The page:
Community development and housing news for May 30, 2019
Disaster relief package proceeds to the House for a final vote, THUD appropriations bill continues to move forward, and other stories we're following this week.
Last week the Senate passed a long-delayed disaster relief package that includes $900 million for Puerto Rico.
The vote represents a step toward ending a impasse that had prevented the release of billions of dollars in aid for farmers and communities struggling to recover from an onslaught of natural disasters over the last two years. House leaders hope to pass the emergency spending bill when the full chamber returns from a weeklong Memorial Day recess. Read more
The House THUD subcommittee has approved its FY 2020 appropriations bill.
The proposed funding bill would provide $50.1 billion for HUD programs, $5.9 billion more than the FY 2019 enacted level. It would also prohibit HUD from implementing the “mixed-status” immigrant family proposed rule or any final rule substantially based upon and would prohibit HUD from implementing, administering, or enforcing a proposed rule, announced as part of HUD’s upcoming regulations list, that would repeal the equal access rule for LGBTQ persons utilizing housing resources. Read more
Officials broke ground on a 39-unit building for homeless veterans in Nashville last week.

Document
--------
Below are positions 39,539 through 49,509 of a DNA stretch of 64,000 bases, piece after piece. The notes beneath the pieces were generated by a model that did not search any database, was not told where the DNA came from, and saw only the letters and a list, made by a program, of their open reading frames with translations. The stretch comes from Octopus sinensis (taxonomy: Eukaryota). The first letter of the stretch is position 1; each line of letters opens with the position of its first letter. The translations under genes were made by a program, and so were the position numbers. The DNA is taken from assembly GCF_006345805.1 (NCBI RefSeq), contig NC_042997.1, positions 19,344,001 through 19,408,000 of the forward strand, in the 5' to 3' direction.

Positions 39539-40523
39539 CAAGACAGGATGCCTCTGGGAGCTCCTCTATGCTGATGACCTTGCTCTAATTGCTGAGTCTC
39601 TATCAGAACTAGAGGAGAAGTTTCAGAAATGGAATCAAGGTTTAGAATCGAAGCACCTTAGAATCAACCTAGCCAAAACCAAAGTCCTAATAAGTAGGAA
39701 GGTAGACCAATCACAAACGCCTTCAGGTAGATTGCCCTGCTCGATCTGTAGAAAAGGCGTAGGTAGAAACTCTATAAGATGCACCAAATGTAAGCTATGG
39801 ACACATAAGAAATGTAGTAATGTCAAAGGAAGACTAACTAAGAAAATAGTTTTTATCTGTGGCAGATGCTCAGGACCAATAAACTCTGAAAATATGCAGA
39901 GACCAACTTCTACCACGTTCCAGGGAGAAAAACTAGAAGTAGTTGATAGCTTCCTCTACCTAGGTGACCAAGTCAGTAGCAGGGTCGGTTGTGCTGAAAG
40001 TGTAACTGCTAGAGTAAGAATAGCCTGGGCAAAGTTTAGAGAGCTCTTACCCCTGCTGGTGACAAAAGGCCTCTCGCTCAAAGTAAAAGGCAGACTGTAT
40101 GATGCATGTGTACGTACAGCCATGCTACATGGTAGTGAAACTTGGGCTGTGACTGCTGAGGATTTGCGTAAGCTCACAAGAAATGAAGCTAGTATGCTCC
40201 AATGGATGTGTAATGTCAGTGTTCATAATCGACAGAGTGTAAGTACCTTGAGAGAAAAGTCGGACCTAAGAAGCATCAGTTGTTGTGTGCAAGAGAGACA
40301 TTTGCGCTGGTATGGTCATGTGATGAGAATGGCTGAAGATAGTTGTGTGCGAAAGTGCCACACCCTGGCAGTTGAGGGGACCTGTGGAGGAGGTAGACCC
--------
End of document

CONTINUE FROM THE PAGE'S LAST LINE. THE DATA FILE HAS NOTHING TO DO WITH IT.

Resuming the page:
The project is the first of its kind in Nashville to provide permanent affordable housing to formerly homeless veterans. Read more
What we're reading
Relaxing rules on “Accessory Dwelling Units” drastically increased affordable housing stock in the small city of Durango, Colorado.
From 2009 to 2013, confronting development pressures and concerned about housing, Durango overhauled its Land Use and Development Code, which called out Accessory Dwelling Units as an acceptable component of housing stock. Read more
The idea of combining public libraries with affordable-housing projects is starting to catch on.
“There are some cities that have done library and housing projects around the country, but combining them in just the way that the Chicago Housing Authority and the library and the City of Chicago did is fairly novel,” says David Block, director of development at Evergreen Real Estate Group, which was selected to develop two of the three projects in Chicago, including Northtown. Read more